Body & Fitness

How to stop procrastinating

Managing time is something with which we all struggle. At work, we're plagued by deadlines, an inbox full of emails and unfinished to-do lists. At home, there's a stream of never-ending chores.

Here, Michael Heppell, time management expert and author of How To Save An Hour Every Day, shows you how to stop being distracted and get things done.

Publicise your deadline

A powerful anti-procrastination tip is to put yourself on record. When you’re working on a project, look at the person you’re doing the task for and say to them: “You will have this information by 4pm on Thursday.”

As you do that, you’re instantly setting yourself a deadline that makes you think: “I’ve got to get this done!”

Most people would say: “I’ll get that to you as soon as possible.” That could mean next week. But it works much better if you set yourself a specific deadline and announce it publicly.

Tackle the important stuff first

Always do the most important task first, rather than the most urgent or hardest. Some things seem urgent, such as a ringing phone or an email alert. But you don’t know if they’re urgent until you’ve opened the email or answered the phone. These shouldn’t even be on your radar.

Instead, respond to emails only two or three times a day. And if the phone rings and you’re busy, delegate someone else in the office to answer it.

Repeat ‘do it now!’ like a crazy person

When it comes to housework and other chores, we know what we have to do, but it’s always much easier once we get started. Who wants to do the ironing or clean the loo? Not many of us. So how do you inspire yourself to do these tasks?

It all about having an affirmation. Try repeating the words, “Do it now! Do it now!” out loud.

Yes, you may feel like a bit silly, but there’s something about saying these words verbally that makes you take action, even if it’s putting away socks. Only do this when no one else is around!

Set rewards for yourself

Create a reward system for yourself. Procrastinators will say: “I’m working from home today so I can get that report sorted. But first I’ll have a cup of tea.”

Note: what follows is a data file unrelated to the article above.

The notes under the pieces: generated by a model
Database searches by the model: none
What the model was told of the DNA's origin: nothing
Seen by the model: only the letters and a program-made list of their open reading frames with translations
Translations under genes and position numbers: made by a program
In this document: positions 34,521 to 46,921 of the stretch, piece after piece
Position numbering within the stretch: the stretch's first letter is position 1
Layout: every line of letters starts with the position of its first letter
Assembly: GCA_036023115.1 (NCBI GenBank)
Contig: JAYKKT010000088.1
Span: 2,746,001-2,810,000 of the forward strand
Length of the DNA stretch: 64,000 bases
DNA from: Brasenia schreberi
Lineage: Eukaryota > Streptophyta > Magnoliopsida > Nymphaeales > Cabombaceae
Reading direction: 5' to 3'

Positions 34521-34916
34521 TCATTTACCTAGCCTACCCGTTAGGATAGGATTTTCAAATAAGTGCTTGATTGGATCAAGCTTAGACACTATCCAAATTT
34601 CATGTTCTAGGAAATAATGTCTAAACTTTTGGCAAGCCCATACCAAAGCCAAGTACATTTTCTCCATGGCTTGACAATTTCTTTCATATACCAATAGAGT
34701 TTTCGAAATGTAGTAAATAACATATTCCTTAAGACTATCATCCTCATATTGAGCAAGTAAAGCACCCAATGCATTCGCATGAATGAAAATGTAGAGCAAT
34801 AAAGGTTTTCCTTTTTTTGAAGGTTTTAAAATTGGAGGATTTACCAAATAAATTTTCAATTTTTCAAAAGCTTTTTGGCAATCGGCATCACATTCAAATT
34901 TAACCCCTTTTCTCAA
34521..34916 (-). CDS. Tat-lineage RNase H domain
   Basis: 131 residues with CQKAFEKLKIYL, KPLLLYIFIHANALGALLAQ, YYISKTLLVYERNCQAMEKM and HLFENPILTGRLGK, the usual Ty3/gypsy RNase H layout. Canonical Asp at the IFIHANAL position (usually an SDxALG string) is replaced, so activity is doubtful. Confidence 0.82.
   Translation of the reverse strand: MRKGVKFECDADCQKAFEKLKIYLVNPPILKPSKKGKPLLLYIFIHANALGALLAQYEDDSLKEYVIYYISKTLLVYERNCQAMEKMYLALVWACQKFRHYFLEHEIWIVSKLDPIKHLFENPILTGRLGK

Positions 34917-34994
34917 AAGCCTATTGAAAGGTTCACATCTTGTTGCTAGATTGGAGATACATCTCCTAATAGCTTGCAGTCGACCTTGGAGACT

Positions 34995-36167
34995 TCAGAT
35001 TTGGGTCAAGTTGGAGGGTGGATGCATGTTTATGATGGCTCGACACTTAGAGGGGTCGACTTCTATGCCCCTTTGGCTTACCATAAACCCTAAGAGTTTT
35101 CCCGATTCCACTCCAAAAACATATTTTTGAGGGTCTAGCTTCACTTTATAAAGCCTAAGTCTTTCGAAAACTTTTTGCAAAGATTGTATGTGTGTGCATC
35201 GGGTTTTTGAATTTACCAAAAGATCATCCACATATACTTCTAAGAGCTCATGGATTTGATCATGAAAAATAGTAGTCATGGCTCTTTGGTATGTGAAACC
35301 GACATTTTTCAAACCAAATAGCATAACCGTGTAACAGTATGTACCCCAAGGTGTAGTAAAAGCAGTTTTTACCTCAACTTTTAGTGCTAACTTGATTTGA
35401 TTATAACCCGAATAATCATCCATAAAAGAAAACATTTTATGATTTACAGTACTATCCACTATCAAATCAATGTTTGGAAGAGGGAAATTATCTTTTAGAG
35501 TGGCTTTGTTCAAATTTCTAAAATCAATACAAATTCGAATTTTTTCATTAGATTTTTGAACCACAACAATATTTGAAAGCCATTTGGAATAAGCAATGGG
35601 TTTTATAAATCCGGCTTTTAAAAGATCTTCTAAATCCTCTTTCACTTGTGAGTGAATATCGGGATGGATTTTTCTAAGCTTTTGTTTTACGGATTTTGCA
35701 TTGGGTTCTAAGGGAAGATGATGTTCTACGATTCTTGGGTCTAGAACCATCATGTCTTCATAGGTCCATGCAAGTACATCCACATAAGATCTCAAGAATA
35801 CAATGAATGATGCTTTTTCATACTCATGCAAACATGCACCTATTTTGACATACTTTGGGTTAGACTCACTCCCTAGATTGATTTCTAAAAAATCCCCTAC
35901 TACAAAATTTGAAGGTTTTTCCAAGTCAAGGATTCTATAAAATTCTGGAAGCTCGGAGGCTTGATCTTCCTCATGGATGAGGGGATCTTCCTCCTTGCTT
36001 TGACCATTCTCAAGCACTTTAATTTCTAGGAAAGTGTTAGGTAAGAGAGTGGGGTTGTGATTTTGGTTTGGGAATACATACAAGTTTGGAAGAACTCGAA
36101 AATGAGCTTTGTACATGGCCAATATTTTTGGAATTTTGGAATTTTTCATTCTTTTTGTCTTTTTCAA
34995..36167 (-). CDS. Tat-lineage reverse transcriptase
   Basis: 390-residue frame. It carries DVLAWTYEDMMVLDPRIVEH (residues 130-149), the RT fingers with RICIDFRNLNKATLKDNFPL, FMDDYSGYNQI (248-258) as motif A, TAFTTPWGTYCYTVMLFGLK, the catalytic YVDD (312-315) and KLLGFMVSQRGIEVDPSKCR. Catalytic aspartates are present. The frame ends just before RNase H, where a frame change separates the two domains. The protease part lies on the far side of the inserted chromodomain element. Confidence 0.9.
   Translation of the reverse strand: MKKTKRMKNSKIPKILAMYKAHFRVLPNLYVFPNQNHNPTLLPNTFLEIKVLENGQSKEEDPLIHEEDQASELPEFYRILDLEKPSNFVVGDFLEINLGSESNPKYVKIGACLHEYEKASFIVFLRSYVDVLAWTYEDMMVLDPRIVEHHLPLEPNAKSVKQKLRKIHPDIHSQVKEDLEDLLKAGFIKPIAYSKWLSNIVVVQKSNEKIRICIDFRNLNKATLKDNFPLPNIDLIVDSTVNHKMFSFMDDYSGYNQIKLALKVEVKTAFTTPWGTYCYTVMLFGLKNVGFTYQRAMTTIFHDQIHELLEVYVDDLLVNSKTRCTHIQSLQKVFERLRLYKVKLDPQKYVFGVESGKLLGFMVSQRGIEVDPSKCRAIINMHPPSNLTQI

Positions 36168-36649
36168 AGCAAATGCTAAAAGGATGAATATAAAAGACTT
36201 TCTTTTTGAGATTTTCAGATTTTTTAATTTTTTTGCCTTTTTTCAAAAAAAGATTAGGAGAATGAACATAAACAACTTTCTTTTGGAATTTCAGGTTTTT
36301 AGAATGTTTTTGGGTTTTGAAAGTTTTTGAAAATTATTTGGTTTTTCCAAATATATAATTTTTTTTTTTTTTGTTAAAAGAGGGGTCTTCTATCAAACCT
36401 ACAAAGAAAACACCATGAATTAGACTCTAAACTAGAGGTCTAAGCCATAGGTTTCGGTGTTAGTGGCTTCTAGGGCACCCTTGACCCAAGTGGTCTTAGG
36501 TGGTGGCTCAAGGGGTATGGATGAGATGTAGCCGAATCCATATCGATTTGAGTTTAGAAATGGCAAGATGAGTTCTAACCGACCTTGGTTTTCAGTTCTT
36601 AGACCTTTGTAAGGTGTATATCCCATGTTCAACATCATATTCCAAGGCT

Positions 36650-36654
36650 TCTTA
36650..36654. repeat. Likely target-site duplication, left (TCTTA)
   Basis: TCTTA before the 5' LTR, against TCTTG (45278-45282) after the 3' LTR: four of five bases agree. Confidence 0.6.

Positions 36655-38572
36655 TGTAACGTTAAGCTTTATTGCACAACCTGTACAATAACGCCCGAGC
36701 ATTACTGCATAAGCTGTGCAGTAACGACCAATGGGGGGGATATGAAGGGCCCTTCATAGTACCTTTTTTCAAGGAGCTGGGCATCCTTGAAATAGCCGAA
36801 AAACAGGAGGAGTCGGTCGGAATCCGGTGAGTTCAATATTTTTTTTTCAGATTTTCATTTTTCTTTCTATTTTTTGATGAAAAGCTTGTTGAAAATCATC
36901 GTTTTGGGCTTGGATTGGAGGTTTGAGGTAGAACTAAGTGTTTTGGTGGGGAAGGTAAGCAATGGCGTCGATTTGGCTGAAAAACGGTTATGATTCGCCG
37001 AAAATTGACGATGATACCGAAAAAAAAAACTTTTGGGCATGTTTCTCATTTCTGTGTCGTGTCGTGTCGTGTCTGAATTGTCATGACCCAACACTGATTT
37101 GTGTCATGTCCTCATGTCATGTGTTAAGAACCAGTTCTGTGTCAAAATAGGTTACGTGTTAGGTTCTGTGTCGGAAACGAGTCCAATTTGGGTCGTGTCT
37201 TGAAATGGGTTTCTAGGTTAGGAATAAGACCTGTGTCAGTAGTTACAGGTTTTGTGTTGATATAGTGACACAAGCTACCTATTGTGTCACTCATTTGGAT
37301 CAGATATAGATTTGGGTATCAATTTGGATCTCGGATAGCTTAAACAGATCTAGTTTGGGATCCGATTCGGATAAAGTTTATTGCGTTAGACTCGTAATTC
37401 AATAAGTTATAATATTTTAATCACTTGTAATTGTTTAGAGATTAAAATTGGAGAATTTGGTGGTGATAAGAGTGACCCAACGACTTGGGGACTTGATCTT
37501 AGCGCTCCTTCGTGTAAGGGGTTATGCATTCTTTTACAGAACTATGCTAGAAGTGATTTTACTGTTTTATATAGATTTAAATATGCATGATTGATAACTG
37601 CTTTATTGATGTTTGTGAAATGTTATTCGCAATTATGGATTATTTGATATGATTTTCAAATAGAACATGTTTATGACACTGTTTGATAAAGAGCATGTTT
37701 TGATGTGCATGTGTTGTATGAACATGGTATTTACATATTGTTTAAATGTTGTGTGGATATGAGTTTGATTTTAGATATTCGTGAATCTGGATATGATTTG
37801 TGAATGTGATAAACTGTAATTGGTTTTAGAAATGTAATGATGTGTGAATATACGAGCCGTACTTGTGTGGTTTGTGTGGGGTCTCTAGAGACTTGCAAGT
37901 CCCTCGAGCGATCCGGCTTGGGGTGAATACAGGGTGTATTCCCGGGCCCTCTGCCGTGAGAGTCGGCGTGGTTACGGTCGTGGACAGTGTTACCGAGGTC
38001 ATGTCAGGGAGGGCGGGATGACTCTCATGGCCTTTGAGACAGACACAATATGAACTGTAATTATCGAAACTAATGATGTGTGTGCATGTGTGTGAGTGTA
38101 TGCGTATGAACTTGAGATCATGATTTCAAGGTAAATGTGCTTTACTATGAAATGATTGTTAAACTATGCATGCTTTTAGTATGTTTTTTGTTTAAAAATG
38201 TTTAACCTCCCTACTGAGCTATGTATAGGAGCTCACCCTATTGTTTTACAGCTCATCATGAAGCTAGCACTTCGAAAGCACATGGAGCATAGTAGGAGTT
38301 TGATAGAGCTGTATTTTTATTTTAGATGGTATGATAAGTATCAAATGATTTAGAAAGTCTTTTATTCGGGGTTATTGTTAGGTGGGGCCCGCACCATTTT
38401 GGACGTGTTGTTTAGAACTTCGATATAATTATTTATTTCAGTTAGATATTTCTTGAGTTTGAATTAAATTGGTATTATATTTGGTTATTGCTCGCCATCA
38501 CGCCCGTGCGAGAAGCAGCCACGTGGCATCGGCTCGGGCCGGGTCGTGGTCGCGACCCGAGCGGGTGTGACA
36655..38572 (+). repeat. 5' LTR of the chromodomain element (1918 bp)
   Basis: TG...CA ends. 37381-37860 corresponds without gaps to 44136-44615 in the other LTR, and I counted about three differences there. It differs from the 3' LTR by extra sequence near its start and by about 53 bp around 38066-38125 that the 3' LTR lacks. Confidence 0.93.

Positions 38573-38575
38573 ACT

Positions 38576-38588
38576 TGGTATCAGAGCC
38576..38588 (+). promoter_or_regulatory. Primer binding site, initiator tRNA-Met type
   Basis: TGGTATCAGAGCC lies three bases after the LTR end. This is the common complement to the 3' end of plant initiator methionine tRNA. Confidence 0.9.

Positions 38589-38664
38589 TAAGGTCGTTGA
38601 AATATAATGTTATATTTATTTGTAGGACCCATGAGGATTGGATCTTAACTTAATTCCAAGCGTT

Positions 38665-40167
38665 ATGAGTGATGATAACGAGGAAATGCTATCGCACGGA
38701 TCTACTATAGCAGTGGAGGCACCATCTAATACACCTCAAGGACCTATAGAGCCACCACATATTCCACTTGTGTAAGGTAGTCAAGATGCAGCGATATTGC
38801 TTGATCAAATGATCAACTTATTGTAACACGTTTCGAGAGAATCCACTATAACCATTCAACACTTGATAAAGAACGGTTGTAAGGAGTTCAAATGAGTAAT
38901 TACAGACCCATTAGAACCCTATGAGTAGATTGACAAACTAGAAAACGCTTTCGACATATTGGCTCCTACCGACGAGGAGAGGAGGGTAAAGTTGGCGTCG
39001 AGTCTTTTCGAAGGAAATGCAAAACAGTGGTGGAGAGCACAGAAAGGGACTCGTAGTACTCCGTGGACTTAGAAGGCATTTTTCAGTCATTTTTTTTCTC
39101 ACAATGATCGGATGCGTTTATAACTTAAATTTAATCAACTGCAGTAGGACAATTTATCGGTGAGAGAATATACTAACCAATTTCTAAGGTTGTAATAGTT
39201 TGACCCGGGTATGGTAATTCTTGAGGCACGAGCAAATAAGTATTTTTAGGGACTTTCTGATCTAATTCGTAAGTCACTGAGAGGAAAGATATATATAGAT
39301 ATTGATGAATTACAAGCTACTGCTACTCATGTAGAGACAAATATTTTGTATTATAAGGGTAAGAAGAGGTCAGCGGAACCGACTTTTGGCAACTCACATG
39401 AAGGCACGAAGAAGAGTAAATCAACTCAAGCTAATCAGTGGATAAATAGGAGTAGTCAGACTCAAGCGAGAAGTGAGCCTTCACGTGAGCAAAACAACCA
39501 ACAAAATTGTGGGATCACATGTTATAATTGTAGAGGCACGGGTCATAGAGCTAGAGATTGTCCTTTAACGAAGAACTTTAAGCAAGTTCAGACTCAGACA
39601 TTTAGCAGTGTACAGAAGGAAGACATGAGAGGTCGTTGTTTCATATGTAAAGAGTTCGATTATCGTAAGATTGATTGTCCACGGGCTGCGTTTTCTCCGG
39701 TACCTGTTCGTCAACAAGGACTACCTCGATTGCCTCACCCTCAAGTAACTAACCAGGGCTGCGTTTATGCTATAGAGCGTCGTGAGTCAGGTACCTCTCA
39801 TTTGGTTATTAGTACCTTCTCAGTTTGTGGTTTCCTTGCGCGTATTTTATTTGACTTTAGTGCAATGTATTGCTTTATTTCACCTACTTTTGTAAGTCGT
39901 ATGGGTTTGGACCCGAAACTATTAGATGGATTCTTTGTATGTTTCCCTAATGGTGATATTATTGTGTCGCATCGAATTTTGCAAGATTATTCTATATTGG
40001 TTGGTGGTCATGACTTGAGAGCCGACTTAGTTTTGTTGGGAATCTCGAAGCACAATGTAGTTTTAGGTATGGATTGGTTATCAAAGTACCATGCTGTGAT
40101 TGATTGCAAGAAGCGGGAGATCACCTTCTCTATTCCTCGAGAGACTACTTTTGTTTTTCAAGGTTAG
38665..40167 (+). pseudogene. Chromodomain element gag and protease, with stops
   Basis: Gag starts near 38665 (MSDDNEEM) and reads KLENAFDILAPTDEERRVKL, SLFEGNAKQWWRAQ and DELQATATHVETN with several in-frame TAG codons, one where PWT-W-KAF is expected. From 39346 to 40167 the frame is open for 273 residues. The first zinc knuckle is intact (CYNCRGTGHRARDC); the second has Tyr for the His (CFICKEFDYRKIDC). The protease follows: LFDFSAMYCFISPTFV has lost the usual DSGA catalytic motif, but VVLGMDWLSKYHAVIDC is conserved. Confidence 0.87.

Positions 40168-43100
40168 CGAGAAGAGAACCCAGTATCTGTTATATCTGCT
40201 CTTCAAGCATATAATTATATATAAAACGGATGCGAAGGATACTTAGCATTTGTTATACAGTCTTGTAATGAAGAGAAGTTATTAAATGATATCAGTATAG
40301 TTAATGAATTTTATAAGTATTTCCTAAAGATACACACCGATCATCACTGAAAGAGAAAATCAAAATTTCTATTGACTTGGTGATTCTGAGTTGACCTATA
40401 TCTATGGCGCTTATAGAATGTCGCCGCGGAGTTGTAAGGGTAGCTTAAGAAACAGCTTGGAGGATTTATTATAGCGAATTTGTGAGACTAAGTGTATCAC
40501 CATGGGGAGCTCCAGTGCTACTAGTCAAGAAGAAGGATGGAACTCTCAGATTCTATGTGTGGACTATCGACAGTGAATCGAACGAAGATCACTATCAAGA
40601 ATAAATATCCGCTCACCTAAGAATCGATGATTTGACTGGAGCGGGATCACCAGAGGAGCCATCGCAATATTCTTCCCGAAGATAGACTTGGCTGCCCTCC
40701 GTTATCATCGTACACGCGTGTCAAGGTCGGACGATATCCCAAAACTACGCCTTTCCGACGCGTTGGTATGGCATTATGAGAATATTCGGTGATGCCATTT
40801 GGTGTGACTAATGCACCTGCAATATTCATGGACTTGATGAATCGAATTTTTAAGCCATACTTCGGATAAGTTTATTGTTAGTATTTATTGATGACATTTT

As the kettleís boiling, they’ll switch on daytime TV. The next thing they know, they’ve watched an hour of television!

Then they switch on the computer, have a ‘quick look’ at Facebook and suddenly another hour’s gone.

Instead, give yourself a reward, but only after achieving a pre-ordained amount of work, such as writing 500 words.

Even simple things such as a cup of tea, a digestive biscuit or a magazine can be used as rewards, and you’ll appreciate them more.

Use technology to block the internet

So many people complain: “I get 500 emails a day.”  You know what? If you’re getting 500 emails a day, you need to learn how to put filters on your computer. And turn off the email alert. It’s one of the most terrible inventions for a procrastinator.

Imagine these emails are people interrupting you – how would you react?

You could also try downloading free applications that help your time management. For instance, if you use the internet browser Firefox, LeechBlock (visit stops distracting websites such as Facebook from loading during designated times (say, between 10am and 5pm).

Organise your leisure time

In the middle of the week, write a list to plan your weekend. A lot of people think it’s boring to plot your weekend like that, but it’s not. Some people have an amazing quality of life just because they’ve scheduled it.

How many times have you rung up a favourite restaurant to find out it’s all booked up?

The truth is, all those tables have been reserved by non-procrastinaters who were organised.

You’re always better off scheduling a few things – you’ll get more out of life.

Avoid the time spongers

If you know that someone is a time-sapper, stay out of their way. If you can’t avoid them, devise ways so you don’t get caught up talking to them.

If you need to get something done, you don’t need John or Betty telling you that “you’ll never guess what happened to me last night”.

Instead of getting bogged down listening to them, say: “I really appreciate you telling me this, but can you tell me in four hours after I’ve done this report?”

If you have that positive little script worked out in your head beforehand, you won’t seem rude.

**Tap into your natural circadian rhythm


People certainly have times when they’re most productive, known scientifically as circadian rhythms

You could acknowledge “I’m not a morning person”, but you should never use that as an excuse. If you know you work better during a certain time in the day, schedule your most important tasks for that time.

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